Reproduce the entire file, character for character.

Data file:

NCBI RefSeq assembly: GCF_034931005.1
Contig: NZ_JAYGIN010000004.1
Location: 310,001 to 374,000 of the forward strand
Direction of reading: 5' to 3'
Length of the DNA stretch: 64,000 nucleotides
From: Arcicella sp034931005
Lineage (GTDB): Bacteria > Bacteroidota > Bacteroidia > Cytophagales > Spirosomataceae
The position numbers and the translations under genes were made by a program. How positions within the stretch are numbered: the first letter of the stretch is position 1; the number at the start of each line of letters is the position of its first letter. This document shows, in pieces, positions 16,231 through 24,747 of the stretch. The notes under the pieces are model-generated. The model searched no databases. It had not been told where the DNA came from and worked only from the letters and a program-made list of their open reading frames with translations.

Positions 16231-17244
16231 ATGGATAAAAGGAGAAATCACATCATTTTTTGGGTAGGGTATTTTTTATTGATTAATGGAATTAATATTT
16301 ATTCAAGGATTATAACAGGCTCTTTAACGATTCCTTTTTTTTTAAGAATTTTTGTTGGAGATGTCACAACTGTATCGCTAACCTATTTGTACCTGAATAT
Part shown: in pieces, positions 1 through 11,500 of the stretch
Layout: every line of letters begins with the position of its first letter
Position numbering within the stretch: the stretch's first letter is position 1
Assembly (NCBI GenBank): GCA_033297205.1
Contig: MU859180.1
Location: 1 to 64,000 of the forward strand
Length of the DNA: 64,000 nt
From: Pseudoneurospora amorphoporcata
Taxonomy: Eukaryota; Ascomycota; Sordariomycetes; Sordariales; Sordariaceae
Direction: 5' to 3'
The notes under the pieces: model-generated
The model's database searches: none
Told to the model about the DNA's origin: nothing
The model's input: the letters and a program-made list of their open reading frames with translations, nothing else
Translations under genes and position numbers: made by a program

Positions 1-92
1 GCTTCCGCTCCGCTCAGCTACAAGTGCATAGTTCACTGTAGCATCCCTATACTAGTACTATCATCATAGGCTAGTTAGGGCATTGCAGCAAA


NCBI RefSeq assembly: GCF_034931005.1
Contig: NZ_JAYGIN010000004.1
Location: 310,001 to 374,000 of the forward strand
Direction of reading: 5' to 3'
Length of the DNA stretch: 64,000 nucleotides
From: Arcicella sp034931005
Lineage (GTDB): Bacteria > Bacteroidota > Bacteroidia > Cytophagales > Spirosomataceae
The position numbers and the translations under genes were made by a program. How positions within the stretch are numbered: the first letter of the stretch is position 1; the number at the start of each line of letters is the position of its first letter. This document shows, in pieces, positions 16,231 through 24,747 of the stretch. The notes under the pieces are model-generated. The model searched no databases. It had not been told where the DNA came from and worked only from the letters and a program-made list of their open reading frames with translations.

Positions 16231-17244
16231 ATGGATAAAAGGAGAAATCACATCATTTTTTGGGTAGGGTATTTTTTATTGATTAATGGAATTAATATTT
16301 ATTCAAGGATTATAACAGGCTCTTTAACGATTCCTTTTTTTTTAAGAATTTTTGTTGGAGATGTCACAACTGTATCGCTAACCTATTTGTACCTGAATAT
Part shown: in pieces, positions 1 through 11,500 of the stretch
Layout: every line of letters begins with the position of its first letter
Position numbering within the stretch: the stretch's first letter is position 1
Assembly (NCBI GenBank): GCA_033297205.1
Contig: MU859180.1
Location: 1 to 64,000 of the forward strand
Length of the DNA: 64,000 nt
From: Pseudoneurospora amorphoporcata
Taxonomy: Eukaryota; Ascomycota; Sordariomycetes; Sordariales; Sordariaceae
Direction: 5' to 3'
The notes under the pieces: model-generated
The model's database searches: none
Told to the model about the DNA's origin: nothing
The model's input: the letters and a program-made list of their open reading frames with translations, nothing else
Translations under genes and position numbers: made by a program

Positions 1-92
1 GCTTCCGCTCCGCTCAGCTACAAGTGCATAGTTCACTGTAGCATCCCTATACTAGTACTATCATCATAGGCTAGTTAGGGCATTGCAGCAAA